New Drug Cuts Blood Supply to Cancer


2004-3-9

This is the VOA Special English Health Report.

There is an expression that describes the traditional three stepsthat doctors use to treat cancer: "cut, burn and poison." Cut outthe growth. Burn the cancerous cells with radiation. Poison thosethat remain with chemotherapy drugs.

More than thirty years ago, a young American doctor proposedanother way. Doctor Judah Folkman thought cutting the blood supplyto cancers could block their growth. For a long time, many otherscientists dismissed this theory.

But, last month, the United States Food and Drug Administrationapproved the first drug that works the way he proposed. The drug iscalled Avastin. The Genentech company developed it to lengthen thelives of people with colon cancer that has spread in the body. Itdoes not cure the disease, however.

To test the drug, some patients received both Avastin andchemotherapy chemicals. Others received only chemotherapy. Thepeople who had both generally survived for twenty months. That wasabout five months longer than those on chemotherapy alone.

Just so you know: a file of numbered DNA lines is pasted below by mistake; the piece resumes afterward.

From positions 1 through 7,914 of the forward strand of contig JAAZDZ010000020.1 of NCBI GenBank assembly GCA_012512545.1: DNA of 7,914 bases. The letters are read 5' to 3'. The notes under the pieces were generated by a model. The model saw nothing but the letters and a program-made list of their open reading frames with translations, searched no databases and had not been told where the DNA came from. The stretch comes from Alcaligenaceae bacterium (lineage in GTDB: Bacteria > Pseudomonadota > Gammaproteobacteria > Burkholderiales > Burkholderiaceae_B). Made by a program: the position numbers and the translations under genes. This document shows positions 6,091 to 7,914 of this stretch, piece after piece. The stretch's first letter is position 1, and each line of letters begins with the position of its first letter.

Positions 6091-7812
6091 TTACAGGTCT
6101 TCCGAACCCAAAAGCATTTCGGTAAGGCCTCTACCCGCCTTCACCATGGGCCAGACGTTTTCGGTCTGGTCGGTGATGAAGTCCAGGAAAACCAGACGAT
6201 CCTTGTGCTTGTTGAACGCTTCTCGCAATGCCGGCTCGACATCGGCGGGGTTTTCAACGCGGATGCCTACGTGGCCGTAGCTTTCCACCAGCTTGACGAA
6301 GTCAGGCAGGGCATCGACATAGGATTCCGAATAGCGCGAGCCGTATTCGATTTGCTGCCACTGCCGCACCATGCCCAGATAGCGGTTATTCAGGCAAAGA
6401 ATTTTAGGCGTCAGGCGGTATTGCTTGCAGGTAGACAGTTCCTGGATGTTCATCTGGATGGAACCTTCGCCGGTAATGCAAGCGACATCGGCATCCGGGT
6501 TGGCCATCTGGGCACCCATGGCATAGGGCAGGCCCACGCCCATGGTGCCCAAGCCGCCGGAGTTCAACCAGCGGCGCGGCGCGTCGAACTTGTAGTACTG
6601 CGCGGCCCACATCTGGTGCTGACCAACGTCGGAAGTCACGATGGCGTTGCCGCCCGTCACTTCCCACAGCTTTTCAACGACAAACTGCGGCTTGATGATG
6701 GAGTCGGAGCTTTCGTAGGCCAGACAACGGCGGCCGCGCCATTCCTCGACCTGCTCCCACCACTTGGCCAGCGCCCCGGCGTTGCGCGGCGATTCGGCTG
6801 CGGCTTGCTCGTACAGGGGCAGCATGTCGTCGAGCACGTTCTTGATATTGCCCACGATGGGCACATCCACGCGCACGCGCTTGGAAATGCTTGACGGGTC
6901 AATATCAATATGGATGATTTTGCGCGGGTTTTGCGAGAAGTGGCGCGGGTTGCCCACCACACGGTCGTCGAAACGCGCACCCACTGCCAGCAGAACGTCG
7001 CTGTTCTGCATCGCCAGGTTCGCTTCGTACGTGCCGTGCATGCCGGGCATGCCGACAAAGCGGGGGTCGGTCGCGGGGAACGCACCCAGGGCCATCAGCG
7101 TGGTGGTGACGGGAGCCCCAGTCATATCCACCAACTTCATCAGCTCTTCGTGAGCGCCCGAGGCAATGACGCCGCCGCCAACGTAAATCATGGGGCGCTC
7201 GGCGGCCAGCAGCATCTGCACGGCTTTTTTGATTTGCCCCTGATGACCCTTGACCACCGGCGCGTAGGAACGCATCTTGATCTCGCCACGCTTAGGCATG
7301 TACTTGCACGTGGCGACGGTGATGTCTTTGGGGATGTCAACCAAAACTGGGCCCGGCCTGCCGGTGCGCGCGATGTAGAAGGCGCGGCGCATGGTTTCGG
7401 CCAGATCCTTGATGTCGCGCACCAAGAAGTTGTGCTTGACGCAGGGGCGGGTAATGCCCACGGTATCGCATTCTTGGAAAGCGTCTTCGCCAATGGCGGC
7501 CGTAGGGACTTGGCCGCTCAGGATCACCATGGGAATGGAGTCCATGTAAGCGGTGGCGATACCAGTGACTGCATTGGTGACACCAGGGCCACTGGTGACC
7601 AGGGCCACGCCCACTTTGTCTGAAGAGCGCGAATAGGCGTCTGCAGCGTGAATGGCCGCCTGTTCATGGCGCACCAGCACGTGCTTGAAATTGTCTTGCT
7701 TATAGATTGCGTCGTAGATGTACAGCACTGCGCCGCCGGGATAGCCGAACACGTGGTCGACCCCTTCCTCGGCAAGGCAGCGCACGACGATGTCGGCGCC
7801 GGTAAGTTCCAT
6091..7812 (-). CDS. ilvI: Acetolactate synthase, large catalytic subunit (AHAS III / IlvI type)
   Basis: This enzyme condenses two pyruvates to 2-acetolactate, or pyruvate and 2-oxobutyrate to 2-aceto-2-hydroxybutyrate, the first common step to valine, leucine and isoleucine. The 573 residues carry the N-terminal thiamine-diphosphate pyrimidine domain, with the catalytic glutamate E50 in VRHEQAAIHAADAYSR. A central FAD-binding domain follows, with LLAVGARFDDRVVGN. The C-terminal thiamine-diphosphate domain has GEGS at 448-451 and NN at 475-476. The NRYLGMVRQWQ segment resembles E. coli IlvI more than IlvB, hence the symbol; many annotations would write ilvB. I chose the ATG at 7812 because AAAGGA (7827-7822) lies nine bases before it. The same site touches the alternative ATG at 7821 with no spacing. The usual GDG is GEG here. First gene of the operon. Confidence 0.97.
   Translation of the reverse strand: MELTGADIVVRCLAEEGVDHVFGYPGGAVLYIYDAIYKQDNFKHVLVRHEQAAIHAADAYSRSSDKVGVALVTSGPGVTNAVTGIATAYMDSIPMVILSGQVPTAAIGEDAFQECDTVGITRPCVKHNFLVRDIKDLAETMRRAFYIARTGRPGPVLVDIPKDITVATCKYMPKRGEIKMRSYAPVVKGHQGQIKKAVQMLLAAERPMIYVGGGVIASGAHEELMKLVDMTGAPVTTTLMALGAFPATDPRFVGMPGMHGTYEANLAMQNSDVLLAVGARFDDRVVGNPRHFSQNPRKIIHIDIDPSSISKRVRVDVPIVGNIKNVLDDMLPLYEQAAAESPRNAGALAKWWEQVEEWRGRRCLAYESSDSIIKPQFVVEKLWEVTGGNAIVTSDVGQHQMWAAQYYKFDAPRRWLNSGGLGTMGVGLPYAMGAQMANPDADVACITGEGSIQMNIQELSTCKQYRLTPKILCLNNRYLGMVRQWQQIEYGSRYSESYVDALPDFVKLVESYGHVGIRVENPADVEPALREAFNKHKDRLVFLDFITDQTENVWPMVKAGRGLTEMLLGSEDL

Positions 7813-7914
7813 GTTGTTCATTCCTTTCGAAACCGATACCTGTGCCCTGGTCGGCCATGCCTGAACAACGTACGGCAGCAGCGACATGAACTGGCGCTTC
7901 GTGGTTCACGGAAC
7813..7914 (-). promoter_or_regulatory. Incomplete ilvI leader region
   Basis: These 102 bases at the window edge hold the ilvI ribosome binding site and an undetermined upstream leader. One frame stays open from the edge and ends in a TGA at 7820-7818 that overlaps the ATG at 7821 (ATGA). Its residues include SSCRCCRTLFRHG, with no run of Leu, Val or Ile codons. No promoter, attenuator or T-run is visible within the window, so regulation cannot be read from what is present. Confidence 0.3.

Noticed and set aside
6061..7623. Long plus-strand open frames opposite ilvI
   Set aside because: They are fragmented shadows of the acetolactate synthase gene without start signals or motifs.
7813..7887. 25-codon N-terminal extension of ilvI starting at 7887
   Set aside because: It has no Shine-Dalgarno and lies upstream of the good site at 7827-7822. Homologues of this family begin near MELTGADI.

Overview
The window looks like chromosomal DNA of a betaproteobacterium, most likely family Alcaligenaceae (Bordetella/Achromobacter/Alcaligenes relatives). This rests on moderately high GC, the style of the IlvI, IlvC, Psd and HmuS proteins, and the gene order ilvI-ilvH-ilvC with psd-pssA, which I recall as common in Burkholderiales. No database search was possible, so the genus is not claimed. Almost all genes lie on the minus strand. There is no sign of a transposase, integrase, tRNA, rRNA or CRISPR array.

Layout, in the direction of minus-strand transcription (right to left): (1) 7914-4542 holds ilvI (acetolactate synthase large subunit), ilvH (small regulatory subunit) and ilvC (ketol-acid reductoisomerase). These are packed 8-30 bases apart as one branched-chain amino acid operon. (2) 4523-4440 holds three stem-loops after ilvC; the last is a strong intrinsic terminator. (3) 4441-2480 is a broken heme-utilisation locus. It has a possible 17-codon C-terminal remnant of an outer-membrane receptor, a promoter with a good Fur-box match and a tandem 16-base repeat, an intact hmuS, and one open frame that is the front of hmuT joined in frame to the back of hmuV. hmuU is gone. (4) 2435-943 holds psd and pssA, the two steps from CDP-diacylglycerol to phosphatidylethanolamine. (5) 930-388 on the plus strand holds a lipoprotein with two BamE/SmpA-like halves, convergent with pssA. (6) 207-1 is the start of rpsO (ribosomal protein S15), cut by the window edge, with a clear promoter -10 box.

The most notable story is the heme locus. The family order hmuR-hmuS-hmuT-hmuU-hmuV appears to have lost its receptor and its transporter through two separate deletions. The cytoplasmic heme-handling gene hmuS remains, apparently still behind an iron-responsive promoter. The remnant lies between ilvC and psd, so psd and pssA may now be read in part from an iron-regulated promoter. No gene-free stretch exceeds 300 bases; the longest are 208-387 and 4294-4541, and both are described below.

Avastin is a genetically engineered protein. It connects with aprotein in the body that helps blood vessels grow. That protein isknown as V.E.G.F., vascular endothelial growth factor. Blocking thisgrowth factor can interfere with the supply of blood to the cancerand starve the cells.

Avastin is designed to target the weak places in cancer cells. Itdoes not damage normal tissue. Chemotherapy drugs kill cancer cells,but usually also kill other cells. This can cause infections alongwith stomach and intestinal problems.

Today, Judah Folkman is a professor at the Harvard Medical Schoolin Cambridge, Massachusetts. During the nineteen-sixties he workedat the Bethesda Naval Hospital in Bethesda, Maryland. Doctor Folkmanthought that cancers put out some kind of material that made newblood vessels form. He thought it might be possible to develop newtreatments if the vessel growth could be blocked. Today other drugsare also being tested to see if they can stop the formation of bloodvessels.

Avastin is one of three new drugs approved for colon cancer inthe past two years. But some doctors also note that these newmedicines cost a lot more than older treatments.

This VOA Special English Health Report was written by JerilynWatson.